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Electric Potential

::Electric potential energy::

The concept of electrical potential energy is analogous to the potential energy concept used in mechanics, where the main examples are gravitational potential energy and elastic potential energy.

If we push a charge in the direction of a fixed charge of the same sign, it is necessary to do work, e.g., to exert a force for a certain distance, in order to overcome the electrical repulsion.If we then let the charge go, it will move by itself because it has stored energy (electrical potential energy). It is similar to pushing an object against a spring.

It is convenient to divide the electric potential energy by the charge. The result is what we call electric potential (or voltage).

That means that 1 volt is 1 joule divide by 1 coulomb.

In the static electricity section we explained that a high voltage is not dangerous if the corresponding current is small. That is because the amount of charges is small and as a result the energy involved, given by the product of the potential times the total charge, is small.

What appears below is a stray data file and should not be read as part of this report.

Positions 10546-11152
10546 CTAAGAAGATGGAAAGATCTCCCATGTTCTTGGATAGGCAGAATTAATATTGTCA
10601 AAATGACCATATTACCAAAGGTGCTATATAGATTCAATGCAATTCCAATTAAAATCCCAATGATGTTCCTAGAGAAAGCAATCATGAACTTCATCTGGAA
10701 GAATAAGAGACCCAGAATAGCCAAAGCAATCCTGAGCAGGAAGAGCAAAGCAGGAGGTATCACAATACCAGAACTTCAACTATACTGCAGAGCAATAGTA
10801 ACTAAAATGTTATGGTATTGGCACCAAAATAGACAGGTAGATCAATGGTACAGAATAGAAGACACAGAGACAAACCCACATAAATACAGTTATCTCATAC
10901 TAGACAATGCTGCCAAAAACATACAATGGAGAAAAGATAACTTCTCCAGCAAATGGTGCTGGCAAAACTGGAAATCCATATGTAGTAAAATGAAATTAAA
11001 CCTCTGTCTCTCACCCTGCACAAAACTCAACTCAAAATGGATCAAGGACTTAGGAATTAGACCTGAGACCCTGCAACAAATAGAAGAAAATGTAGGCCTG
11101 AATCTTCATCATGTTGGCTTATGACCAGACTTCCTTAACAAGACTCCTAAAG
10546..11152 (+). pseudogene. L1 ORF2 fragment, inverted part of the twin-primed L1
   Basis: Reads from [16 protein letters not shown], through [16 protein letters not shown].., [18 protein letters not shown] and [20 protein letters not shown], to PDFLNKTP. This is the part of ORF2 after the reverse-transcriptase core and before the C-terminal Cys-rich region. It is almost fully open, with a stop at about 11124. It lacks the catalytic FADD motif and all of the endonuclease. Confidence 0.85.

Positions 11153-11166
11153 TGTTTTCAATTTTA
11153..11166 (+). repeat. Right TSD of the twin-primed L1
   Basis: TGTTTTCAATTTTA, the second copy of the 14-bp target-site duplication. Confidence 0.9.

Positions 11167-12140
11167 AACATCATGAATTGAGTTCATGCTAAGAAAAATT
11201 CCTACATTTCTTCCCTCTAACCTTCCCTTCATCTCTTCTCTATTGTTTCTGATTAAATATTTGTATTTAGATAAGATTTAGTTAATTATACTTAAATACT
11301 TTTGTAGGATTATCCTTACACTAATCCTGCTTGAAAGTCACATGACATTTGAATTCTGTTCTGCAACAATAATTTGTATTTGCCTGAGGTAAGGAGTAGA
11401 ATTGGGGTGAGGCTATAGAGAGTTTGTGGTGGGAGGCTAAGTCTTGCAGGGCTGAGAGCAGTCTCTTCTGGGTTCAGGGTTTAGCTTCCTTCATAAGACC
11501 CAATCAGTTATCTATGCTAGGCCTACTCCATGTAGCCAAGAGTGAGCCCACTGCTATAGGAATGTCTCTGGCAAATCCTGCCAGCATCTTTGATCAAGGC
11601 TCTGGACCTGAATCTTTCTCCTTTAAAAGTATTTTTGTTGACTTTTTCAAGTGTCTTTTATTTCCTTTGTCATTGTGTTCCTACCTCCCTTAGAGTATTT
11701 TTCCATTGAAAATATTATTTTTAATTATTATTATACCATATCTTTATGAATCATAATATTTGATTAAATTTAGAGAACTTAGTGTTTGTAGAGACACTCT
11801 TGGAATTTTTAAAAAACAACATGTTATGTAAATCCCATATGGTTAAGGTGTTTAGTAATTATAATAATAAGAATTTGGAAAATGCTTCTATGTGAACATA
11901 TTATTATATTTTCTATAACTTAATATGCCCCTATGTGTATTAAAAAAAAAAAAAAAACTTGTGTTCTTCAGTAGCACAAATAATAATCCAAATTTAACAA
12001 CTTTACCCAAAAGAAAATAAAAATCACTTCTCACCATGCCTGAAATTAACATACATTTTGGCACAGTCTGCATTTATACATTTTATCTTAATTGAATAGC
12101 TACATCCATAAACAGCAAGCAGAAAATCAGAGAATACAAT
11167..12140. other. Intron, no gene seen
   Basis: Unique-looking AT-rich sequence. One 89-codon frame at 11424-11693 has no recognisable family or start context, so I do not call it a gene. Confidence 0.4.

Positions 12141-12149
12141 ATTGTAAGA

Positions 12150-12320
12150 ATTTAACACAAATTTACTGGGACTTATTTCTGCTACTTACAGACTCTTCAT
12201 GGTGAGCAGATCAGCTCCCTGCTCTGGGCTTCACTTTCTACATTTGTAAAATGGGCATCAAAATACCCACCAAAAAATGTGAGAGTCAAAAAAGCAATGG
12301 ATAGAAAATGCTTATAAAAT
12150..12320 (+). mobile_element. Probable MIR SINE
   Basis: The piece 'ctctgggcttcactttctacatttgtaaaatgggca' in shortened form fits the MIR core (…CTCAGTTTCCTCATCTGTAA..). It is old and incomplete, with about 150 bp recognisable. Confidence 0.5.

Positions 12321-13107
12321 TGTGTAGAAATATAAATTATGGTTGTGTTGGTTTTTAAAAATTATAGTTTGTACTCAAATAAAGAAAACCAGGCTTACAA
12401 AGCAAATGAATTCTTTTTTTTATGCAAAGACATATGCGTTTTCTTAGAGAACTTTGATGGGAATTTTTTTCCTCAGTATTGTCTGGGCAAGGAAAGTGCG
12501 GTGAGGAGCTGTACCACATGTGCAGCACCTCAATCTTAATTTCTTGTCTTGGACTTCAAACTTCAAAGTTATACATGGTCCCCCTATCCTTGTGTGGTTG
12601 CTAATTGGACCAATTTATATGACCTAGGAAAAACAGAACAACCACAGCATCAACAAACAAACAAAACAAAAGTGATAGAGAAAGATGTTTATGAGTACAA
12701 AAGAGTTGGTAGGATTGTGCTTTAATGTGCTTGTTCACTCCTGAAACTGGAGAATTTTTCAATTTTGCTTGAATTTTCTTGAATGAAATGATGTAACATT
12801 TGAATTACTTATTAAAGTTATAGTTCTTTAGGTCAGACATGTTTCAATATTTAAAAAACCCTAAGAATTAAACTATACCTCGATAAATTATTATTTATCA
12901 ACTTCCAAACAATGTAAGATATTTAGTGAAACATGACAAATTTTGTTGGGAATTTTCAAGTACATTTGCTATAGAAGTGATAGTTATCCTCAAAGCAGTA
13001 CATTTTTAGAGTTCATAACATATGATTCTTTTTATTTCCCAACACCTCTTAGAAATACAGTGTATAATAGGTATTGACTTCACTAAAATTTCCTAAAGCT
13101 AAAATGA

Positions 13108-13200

The potential energy of a charge q placed close to a fixed charge Q is given by:

where r is the distance between the two.

To get the electric potential we divide by the charge:

V is the electric potential (voltage) due to the fixed charge Q.

::Examples of calculations ::

1) Two charges, of -2µC and 5 µC , are separated by a distance of 20cm. What is the electric potential in the point in between the 2 charges, at equal distances from both?

The negative charge produces a negative potential, which subtracts from a positive potential.

Calculating the potential at 10 cm from the 5 µC charge:

V = (9*109) *(5 *10-6 ) / 0.1 = 4,5* 105

Calculating the potential at 10 cm from the -2 µC charge:

V = (9*109) *(-2 *10-6) / 0.1 = -1,8 * 105

The total potential at the position is calculated by adding the individual potentials together:

V = 2.7 * 105 volts = 270 kV